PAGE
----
Download The Guide & Share This Link To Triple The Vote! —> bit.ly/NCvaluesvoter The 2020 elections could not be more significant. The outcome will set the course on climate change […]
By George Reed, Retired Executive Director Newly Introduced Bills CRIMINAL AND JUVENILE JUSTICE H 233, Ban the Box, would govern how state and local governments could use criminal histories in […]
The political situation at the national level has occupied the time and attention of many faithful progressives. Each day has brought with it more reasons to be concerned for our […]
By George Reed, Retired Executive Director Newly Introduced Bills ENVIRONMENTAL CARE H 171, Change Exclusion for Solar Energy Systems. Current law provides an 80% exclusion from property taxation for the […]
Our friend Rob Schofield over at Policy Watch wrote a column on Tuesday that was as vitally important in its truth-telling as it was hard to read for the future […]
At another time in my life, I would not have spent most of Saturday occupying my tiny square of personal space in the heart of Washington DC, literally shoulder to […]
Groups at the state and national level continue to mobilize around concerns about President-Elect Donald Trump’s stated policy objectives and choices for cabinet posts. The NC NAACP, Interfaith Power & […]
Looking ahead to 2017, there is much more work for the Council to do than we ever imagined. Please join us. Your financial support helps us continue what began in […]
We are living in unsettling times. Progress we once thought inviolable now feels threatened. One constant is the NC Council of Churches and our commitment to a more just, united, […]
As the 2016 campaign season grinds along the final stretch toward Election Day on Nov. 8 – and with thousands of North Carolinians already having cast their ballots – we […]
The Council of Churches’ Legislative Seminar – its top-profile public event of the year – is meant to inform, and it’s meant to inspire. We’re not too bashful to say […]
The mission of the NC Council of Churches extends into many areas that highlight the links between faith and public policies. And of the various events and activities sponsored by […]
Join us on April 14 at Greenwood Forest Baptist Church in Cary for the Council’s 2015 Legislative Seminar. Held every two years, the Seminar equips people of faith with the […]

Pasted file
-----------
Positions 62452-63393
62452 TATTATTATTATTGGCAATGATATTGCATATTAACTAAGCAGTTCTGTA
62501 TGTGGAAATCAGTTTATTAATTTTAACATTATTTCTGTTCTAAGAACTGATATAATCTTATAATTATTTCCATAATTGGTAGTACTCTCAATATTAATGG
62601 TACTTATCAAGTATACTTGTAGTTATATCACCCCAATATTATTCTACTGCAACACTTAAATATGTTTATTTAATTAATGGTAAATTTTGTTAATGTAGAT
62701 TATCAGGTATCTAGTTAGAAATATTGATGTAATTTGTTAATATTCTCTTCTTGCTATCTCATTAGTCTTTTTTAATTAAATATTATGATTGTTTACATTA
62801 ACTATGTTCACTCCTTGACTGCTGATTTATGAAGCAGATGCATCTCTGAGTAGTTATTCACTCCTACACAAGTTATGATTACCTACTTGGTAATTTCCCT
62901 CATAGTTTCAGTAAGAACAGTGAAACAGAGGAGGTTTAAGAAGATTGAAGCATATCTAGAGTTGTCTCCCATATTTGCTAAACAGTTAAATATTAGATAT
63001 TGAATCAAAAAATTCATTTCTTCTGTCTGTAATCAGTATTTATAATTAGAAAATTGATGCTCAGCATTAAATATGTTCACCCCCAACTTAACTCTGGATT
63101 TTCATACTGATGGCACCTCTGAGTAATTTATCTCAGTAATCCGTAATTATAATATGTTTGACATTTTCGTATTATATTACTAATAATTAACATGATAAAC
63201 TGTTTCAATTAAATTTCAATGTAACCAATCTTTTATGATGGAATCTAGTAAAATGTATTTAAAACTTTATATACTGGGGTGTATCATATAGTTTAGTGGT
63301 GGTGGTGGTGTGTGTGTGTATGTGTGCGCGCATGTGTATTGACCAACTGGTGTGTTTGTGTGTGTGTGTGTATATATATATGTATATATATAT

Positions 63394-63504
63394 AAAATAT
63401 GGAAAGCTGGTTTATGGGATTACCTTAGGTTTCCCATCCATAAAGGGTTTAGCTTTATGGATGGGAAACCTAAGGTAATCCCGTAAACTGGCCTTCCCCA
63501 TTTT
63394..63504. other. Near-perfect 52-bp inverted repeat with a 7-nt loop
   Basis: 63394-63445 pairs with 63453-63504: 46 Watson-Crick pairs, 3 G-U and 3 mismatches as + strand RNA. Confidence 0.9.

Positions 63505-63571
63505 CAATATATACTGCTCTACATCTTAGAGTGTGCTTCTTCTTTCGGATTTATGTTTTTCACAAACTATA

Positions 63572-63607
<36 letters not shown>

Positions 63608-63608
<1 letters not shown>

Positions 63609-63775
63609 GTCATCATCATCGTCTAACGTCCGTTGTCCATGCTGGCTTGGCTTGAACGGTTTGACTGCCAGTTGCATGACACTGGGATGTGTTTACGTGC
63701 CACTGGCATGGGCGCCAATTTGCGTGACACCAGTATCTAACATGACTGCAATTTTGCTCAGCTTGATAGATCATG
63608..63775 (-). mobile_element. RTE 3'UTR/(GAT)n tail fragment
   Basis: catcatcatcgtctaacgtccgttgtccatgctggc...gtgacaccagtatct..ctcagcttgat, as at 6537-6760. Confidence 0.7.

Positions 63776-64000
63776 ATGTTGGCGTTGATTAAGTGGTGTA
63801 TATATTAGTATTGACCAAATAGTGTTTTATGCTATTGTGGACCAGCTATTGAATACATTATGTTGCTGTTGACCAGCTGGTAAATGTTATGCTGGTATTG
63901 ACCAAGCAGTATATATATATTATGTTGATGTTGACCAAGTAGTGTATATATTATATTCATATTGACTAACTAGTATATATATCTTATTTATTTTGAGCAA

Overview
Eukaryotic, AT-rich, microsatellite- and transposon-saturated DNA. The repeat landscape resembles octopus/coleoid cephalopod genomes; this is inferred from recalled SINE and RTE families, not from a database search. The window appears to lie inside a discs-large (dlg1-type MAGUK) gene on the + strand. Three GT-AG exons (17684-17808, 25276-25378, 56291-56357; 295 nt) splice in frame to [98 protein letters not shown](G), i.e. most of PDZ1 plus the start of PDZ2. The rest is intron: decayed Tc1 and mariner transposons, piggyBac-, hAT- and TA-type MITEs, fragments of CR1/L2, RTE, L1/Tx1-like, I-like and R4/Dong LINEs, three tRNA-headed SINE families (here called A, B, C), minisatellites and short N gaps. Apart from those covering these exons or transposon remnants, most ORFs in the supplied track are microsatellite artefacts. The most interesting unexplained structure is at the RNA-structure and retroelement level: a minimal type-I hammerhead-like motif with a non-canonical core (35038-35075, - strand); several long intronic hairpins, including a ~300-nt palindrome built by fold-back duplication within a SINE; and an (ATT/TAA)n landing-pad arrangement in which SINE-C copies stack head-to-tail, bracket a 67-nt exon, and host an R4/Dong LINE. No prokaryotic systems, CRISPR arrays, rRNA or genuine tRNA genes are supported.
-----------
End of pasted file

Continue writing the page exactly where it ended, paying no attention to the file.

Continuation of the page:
Apparently I scare Civitas. Maybe it’s my upbringing. I was raised by a single mom (my parents divorced when I was a toddler) who was fortunate to have a solid […]
What do Tuesday’s elections mean for North Carolina? How can people of faith in the state continue to affect positive change? Join the staff of the North Carolina Council of […]
A cross-section of North Carolinians and progressives from other states flooded downtown Raleigh on Saturday as part of HKonJ 2014. Longtime activists from across the state walked with college students, parents […]
Join the NC NAACP, the North Carolina Council of Churches, and coalition partners for this weekend’s Moral March on Raleigh and HKonJ People’s Assembly. Events include: A Mass Meeting and […]
The Spring 2012 Church Council Bulletin includes photographs from the Council’s recent Critical Issues Seminar, an update on items of interest in the General Assembly’s short session, a statement on the passage of Amendment One, the Council’s spring appeal, and more.
In light of yesterday’s vote to add a discriminatory amendment about marriage to our state’s constitution, it is important to consider what was accomplished through this campaign and what it […]
The drumbeat of bad bills continues. Suffice it to say that it’s a tough year for those of us who have advocated for public policy decisions promoting social justice, protecting vulnerable people, and caring for God’s creation. We can’t respond to every bad idea or bad bill. On many of these issues, we feel like we are butting our heads against a wall. Our tendency may be to throw up our hands in despair.
I was struck, as I listened to remembrances from the past, that we really are seeing progress on issues of social justice. But it happens over a period of years or even decades. The issues we heard about at the Anniversary are difficult ones. They have produced years of frustration and sometimes what looked like complete failure. And yet . . .